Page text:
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New Year’s Savings Tips

Article and audio introduction by Samantha Kennedy, Family and Consumer Sciences

The beginning of a new year is a traditional time for setting new goals for ourselves. Two of the most common types of goals we set for our New Year’s resolutions are health goals and money goals. We want to lose weight, eat healthier, spend less, and save more.

Many of these goals, while admirable, end up unfulfilled because we either set the bar too high and get discouraged or we just do not know exactly how and where to start.

Take the Time to Plan

Setting a goal to save money is a terrific way to start the new year. Deciding how much to save, however, requires a bit of work. The first step is to analyze income and expenditures over an entire month in order to gauge just how much wiggle room there is to work with.

Tracking income and expenses is simple yet vital. For a solid month, save every receipt or write down every expenditure, no matter how small. Whether it is a bill, a book, or a bottle of water, write it down. At the end of the month, divide expenditures into categories such as Bills, Food, Entertainment, et cetera. Compare the total amount spent with total income (after taxes). Hopefully, there is not a deficit.

Look for spending leaks – expenditures that can be eliminated or reduced. Common examples include eating out a lot or buying coffee every day or going to the movies frequently. These may sound like minor expenses, but over a month’s time, they can really add up. Packing a lunch, renting a DVD, or making coffee at home can really cut down on these common spending leaks.

Some people find the envelope method of budgeting very useful in helping them decrease spending and save money. The envelope method is where predetermined amounts of cash are put in different envelopes designated for different things such as bills, groceries, rent, savings, and entertainment.

The money in each envelope is all there is to spend in that category for that month. If there is money left over at the end of the month, it is put into the savings envelope or deposited into a savings account.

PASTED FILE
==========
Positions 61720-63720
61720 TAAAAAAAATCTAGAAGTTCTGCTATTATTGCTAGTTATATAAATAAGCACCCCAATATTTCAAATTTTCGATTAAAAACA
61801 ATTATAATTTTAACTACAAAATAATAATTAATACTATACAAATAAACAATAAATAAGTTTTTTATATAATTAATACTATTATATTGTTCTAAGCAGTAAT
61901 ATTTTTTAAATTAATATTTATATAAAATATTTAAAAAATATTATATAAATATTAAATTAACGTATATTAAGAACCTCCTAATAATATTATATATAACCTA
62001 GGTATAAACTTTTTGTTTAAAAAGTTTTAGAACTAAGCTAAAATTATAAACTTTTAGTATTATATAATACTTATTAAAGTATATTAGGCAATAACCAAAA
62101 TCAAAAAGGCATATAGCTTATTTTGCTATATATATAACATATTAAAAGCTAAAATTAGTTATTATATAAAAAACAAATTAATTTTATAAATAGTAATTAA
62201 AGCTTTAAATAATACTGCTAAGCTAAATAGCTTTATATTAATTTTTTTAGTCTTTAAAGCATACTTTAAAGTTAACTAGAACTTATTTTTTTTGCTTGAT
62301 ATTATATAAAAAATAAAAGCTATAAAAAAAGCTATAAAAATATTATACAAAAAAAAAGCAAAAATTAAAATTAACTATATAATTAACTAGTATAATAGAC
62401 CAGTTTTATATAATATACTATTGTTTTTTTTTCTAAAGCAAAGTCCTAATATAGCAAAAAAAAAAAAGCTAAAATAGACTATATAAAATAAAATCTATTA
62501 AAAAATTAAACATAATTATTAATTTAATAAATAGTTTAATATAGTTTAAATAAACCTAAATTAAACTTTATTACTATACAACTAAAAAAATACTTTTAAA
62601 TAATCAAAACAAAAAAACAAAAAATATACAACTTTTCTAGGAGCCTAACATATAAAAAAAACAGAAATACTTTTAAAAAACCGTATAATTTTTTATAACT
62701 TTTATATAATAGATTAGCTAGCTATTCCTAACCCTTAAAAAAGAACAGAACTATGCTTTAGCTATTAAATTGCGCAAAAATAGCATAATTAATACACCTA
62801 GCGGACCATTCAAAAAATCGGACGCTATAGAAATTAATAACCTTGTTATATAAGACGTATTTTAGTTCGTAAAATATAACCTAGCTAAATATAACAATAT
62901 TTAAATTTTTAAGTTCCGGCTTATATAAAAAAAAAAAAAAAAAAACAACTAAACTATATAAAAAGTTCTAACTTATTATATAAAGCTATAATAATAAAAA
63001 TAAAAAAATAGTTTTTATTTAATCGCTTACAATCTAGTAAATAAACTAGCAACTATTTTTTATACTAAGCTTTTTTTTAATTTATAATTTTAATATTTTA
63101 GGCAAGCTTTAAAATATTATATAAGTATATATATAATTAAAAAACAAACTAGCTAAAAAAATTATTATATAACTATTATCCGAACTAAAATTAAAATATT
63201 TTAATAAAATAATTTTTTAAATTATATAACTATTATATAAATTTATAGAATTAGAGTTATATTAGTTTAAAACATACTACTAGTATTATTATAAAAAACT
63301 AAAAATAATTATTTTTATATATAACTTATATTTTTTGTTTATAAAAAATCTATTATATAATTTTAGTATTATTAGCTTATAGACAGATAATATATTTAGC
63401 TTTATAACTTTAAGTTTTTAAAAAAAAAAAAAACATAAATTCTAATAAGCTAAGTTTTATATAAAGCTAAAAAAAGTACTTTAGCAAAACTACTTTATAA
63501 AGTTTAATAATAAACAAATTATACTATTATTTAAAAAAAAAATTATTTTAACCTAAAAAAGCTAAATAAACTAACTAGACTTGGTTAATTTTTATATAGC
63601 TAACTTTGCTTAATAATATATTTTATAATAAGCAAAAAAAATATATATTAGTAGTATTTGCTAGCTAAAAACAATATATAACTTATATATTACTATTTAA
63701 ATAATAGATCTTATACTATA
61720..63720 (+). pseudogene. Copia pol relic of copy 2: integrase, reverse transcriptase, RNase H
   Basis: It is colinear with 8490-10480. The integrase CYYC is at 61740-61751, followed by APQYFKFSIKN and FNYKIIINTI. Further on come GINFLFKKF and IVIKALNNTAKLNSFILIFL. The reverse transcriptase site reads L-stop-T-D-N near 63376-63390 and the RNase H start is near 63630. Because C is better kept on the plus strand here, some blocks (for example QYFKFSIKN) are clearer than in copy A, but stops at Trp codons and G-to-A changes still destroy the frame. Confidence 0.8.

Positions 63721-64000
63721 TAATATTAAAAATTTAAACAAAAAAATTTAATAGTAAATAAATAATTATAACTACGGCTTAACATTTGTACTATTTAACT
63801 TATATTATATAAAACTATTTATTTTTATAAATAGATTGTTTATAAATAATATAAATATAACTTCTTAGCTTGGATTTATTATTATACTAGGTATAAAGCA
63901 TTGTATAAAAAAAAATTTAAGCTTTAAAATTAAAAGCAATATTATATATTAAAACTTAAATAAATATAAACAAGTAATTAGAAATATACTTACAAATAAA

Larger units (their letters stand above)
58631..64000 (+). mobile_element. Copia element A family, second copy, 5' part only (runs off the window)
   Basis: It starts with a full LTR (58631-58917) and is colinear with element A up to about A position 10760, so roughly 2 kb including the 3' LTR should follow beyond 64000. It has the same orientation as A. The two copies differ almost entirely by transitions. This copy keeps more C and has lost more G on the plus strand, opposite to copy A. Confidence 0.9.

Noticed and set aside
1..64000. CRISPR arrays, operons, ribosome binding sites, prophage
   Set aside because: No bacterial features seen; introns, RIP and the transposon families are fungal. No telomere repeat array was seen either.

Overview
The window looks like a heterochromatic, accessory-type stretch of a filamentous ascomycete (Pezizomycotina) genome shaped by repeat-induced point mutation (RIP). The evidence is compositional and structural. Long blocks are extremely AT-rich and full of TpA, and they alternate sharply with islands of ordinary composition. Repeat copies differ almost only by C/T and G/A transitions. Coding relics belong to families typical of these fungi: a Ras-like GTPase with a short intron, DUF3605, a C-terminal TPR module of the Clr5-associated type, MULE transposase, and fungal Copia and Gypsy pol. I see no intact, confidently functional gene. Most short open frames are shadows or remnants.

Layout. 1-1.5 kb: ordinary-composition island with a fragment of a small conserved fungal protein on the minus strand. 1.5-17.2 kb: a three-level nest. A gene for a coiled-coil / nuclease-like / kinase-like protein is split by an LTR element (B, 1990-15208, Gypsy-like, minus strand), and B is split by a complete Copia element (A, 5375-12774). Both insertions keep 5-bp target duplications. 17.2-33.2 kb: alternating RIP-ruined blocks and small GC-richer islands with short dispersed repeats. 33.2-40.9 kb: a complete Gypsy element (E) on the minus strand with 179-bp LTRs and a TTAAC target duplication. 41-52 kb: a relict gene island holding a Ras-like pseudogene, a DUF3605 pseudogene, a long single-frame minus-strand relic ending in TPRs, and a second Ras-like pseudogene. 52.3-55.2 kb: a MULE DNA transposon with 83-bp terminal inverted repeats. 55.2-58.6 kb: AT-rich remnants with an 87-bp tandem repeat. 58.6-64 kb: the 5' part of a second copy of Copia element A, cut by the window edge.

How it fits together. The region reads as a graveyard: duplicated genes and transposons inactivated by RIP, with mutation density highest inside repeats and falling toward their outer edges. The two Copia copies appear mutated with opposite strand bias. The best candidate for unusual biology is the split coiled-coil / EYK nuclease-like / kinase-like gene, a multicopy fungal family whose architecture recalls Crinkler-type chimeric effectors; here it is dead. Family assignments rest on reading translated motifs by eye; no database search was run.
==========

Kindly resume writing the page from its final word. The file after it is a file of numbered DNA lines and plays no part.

One of the most common principles of budgeting and saving is “pay yourself first.” This means making savings an item on the monthly budget. Planning to save each month and making saving as important as bill paying can really help build savings over time.

hands holding cash

Making a plan to save can really add up to big savings in the future. (Photo source: UF/IFAS)

Small Steps to Savings

There are many ways to save. Save loose change in a jar as a start. Open a savings account and have a small amount of money transferred to it each month from another account, such as a checking account. Start bringing coffee from home and put the money normally spent at a coffee shop into savings. Plan meals to make at home and stick to the shopping list at the grocery store. Commit to eating out one fewer time a week and add that money to savings.

Finally, set a goal to create an emergency fund in the new year. Most Americans do not even have the money to cover an unexpected $400 expense. Being able to cover unplanned expenses without creating more debt is something to strive for. Again, start small. Do not try to save more each month than can be comfortably afforded. And do not get discouraged. Every small amount saved helps. Be patient and persistent when saving and the final results will be amazing.

For more information on saving and budgeting, please contact Samantha Kennedy, Family and Consumer Sciences agent, at 850.926.3931.

Additional Resources

Building A Spending Plan (UF/IFAS Extension)

Extension classes are open to everyone regardless of race, creed, color, religion, age, disability, sex, sexual orientation, marital status, national origin, political opinions or affiliations.

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